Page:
ABC The Drum

If the US provided deadly arms to the Ukrainian army it could simply escalate the crisis with Russia and prove counterproductive. Instead, diplomatic options haven't been exhausted yet, writes

This week has been described as perhaps the most decisive since the beginning of the crisis in Ukraine as Germany and France push for the "last chance" peace deal between Russia and Ukraine.

Yet, while the EU leaders appear to be playing the good cop, the United States has assumed the bad cop role after president Barack Obama stated that his administration is exploring the option of arming the Ukrainian army.

Tellingly, among the authors of the report are Bill Clinton's deputy secretary of state, Strobe Talbott; Ivo Daalder, who served in the National Security Council as the coordinator for US policy towards Bosnia–Herzegovina during the Yugoslav wars; and Michele Flournoy, who was Clinton's deputy assistant secretary of defence for strategy (and who has been tipped as the first female secretary of defence if Hillary Clinton becomes the president).

In essence, this group of authors argues that the US and NATO members should provide lethal military assistance to Ukraine because such an approach would raise the costs of fighting for Russia. They claim that the increased number of Russian soldiers killed in fighting would force Vladimir Putin to retreat. This is a strategy that proved successful two decades ago when some of these authors worked as officials in the Clinton administration and when Slobodan Milosevic was coerced into signing the 1995 Dayton Peace Agreement that effectively ended the wars in Croatia and Bosnia–Herzegovina.

Putin's modus operandi certainly has some parallels with Milosevic's. His imperialist goals of creating Novorossia (in Milosevic's case this was the Greater Serbia) have been presented under the guise of protecting ethnic kin in Ukraine. The annexation of Crimea and support for insurgency in Donbas region has been further justified by tapping into historic myths and grievances from WWII. Finally, manufacturing conspiracy theories about the "true intentions" of the West expanded the propagandist narrative for both of these leaders.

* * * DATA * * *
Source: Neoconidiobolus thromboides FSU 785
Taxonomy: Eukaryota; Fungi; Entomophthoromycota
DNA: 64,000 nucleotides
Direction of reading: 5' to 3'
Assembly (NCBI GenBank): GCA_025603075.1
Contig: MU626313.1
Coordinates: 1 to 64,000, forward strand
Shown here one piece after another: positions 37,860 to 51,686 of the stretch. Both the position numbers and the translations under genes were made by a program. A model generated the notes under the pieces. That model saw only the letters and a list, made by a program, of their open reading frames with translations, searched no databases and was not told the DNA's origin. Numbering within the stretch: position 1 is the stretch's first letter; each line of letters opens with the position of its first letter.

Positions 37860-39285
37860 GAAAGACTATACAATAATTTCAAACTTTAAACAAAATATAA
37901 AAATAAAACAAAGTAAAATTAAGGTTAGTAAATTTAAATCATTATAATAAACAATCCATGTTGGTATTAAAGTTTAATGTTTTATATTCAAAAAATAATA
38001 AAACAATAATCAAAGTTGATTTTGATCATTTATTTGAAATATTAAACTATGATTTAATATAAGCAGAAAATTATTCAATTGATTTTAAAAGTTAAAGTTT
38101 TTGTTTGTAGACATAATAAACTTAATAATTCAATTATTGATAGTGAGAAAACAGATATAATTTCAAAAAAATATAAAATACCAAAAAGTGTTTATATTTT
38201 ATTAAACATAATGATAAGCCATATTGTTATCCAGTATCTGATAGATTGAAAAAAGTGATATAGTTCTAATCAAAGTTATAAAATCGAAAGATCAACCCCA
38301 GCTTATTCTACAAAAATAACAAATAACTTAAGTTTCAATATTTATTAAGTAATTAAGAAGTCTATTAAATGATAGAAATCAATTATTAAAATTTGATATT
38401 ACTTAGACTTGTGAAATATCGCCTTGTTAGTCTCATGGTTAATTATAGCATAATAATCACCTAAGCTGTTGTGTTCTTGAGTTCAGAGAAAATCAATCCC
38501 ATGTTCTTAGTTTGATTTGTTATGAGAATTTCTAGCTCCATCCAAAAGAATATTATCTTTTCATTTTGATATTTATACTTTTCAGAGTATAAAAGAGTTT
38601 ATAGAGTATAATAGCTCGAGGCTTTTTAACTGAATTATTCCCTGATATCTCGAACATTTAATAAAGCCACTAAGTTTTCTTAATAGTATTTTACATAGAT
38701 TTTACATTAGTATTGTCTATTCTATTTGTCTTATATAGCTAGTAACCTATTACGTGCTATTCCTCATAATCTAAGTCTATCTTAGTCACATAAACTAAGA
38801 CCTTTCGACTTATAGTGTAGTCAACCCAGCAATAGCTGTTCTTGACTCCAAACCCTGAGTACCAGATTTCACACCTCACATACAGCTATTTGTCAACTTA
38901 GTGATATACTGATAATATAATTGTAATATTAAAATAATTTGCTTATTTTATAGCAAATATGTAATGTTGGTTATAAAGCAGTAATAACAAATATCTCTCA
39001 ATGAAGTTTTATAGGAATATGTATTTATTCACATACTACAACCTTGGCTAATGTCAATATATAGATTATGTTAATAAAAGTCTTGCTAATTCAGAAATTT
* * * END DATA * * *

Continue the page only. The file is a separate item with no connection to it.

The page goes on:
Yet, in finding a response to Russian-led aggression in Ukraine, it becomes very clear that Putin cannot be dealt with in the same way as with Milosevic. The issue is in scale. Students of wars in the Western Balkans know that providing military training and turning a blind eye to arming local proxies might have worked in Croatia. However, it was still a lengthy exercise (the war in Croatia lasted from 1991 to 1995) and it was targeted against the Serb rebels in the self-proclaimed Krajina region who did not have as strong of a support that Russia provides for the militias in the Donbas region.

The rebels in Ukraine have the backing of the world's third largest military power, whose military expenditure is eclipsed only by that of the US and China. The advocates of arming the Ukrainian forces are aware of this; however, they still stress it is the only option if the government forces were to stand a chance in taking control over the seized territory.

Second, the potential for escalation of violence that could follow if the Ukrainian army receives the quoted $3 billion in US military assistance over the next three years has not been discussed adequately. Wise policymaking is contingent on sound cost-benefit analysis of each proposed policy option, and selecting the course that will ultimately yield the most benefit (and not only tick the box of urgent and strong response).

Putin is an authoritarian leader who has created the narrative of fighting the West and his latest policy cues do not suggest he is willing to go without a fight. Thus, the escalation of violence should be taken as close to certain, while the costs of protracted open conflict against a nuclear power must not be taken lightly.

Lastly, from the outset of the crisis, the EU and US have rightly taken the path of diplomatic pressure against Russia and combined it with implementing extensive sanctions. This option has not been exhausted — the warring parties are still willing to negotiate and harsher sanctions are at disposal to be used as bargaining chips.

The West has a common goal and it is imperative that it finds a way to act in unison despite the current divergence in views on the tactics. In a pool of options that could be applied to help Ukraine protect its territorial integrity and end the fighting, the strategy of "if you want peace, prepare for war" could prove to be counterproductive.

This article was originally published at ABC The Drum